Dissecting Dibels

This weekend, I’ve been thinking a lot about the wonderful PA Day session that the K-2 teachers got to participate in on Friday. The speaker, Kathryn, is an instructional coach with our Board, and she talked about Dibels, phonemic awareness skills, comprehensive literacy, inquiry, and teaching skills in context. I found myself nodding along with much of what she shared, but I also found myself contemplating new ideas and considering questions.

Here are some of my new ideas:

  • Use poems during guided reading groups to provide a context for some phonemic awareness skills that have been orally reviewed. I thought that I would try putting these poems into Explain Everything on the iPads. Then students can annotate the text, but also record their reading of it. This will also give my students more experience using Explain Everything, which may help them when they want to use this screencasting app for other purposes (e.g., to explain thinking in Math, Language, Social Studies, or Science).
  • Do progress monitoring regularly (i.e., every couple of weeks). Since establishing the groupings, I’ve been trying to do some quick assessments through my small group time, by recording students as they demonstrate their knowledge of the specific target area in Dibels (e.g., Phoneme Segmentation Fluency). These assessments aren’t official ones though, and while I have the data, I haven’t graphed it to monitor growth. I will be using the Progress Monitoring Booklets this week, so that I can really start to see this student growth as compared to their Aim Line (target).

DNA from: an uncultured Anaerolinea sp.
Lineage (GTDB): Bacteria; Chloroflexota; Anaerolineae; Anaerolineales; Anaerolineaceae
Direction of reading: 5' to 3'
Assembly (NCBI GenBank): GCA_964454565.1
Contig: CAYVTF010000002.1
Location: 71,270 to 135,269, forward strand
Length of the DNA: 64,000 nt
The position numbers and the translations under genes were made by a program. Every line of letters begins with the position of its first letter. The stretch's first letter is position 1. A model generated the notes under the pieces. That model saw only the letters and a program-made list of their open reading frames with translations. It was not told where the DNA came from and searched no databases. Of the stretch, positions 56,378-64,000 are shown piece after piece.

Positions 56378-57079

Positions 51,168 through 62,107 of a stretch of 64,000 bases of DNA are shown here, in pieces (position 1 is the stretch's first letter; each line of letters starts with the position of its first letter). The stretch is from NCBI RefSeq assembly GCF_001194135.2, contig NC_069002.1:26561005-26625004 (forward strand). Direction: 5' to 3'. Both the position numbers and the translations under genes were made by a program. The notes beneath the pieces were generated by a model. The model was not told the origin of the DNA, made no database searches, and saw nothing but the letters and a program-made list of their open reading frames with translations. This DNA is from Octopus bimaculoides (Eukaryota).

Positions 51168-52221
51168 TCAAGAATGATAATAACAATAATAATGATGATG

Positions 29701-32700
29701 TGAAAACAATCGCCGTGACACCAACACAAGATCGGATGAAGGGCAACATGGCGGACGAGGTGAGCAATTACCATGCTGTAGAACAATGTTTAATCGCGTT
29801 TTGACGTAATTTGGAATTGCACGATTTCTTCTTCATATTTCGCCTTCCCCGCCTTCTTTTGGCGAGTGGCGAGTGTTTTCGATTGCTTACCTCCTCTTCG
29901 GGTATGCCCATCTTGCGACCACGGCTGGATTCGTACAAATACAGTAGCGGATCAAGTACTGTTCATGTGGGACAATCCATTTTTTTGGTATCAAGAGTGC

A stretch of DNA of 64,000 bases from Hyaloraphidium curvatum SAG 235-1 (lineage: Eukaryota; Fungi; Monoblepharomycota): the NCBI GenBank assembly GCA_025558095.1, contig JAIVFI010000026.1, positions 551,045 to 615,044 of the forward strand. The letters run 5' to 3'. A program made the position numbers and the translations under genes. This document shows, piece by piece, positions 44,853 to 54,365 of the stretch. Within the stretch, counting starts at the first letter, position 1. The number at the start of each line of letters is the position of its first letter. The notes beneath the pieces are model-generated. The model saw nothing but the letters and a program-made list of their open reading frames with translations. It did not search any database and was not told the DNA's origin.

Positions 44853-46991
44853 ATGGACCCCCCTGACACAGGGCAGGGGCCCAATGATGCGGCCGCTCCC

• Make more use of transitional times for reviewing phonemic awareness skills. I remember Lori, another Grade 1 teacher, doing this regularly when she taught Kindergarten. While I’ve been doing this more recently during clean-up times and times when we first come to the carpet, Kathryn made me consider other options. Now I’m even thinking of some games that we can play when lining up and possibly even when moving through the halls. I think that this could be a good way to make the most of our time at school, while increasing phonemic awareness skills.

While I’m very excited about these new ideas, I’m also thinking a lot about many questions that have come to mind.

  • Are the benchmarks the same for our Stage 1 ELL learners? Knowing that for some of these students, it may take longer to meet these benchmarks, how do I know when I should keep on trying what I’m already doing versus attempting a new approach?
  • What are some of the suggested interventions for the students that are continually falling below the target? I know that this would be a good time to talk to our Learning Resource Teachers, Instructional Coach, and ESL teacher, but are there other places that we should be looking for suggested resources and activities?
  • I really want 100% of my students to reach the “minimal level of okayness,” but how reasonable is it for this to happen? What does the classroom program look like in the cases where this has happened? I’d love to know more about the program design and the interventions from teachers that have met with this high level of success.
  • Kathryn spoke regularly about “teaching skills in context,” but then there are so many websites and support materials that make these skills separate from comprehensive literacy and inquiry. How do you teach these skills in context? When doing so, do you still access these games and blackline masters, and how do you use them with your students?

I know that there are other schools both inside and outside of our Board that are using Dibels. I would welcome any feedback and/or insights from people that are familiar with this program, as I continue to contemplate how to best meet student needs. Thanks for your help!


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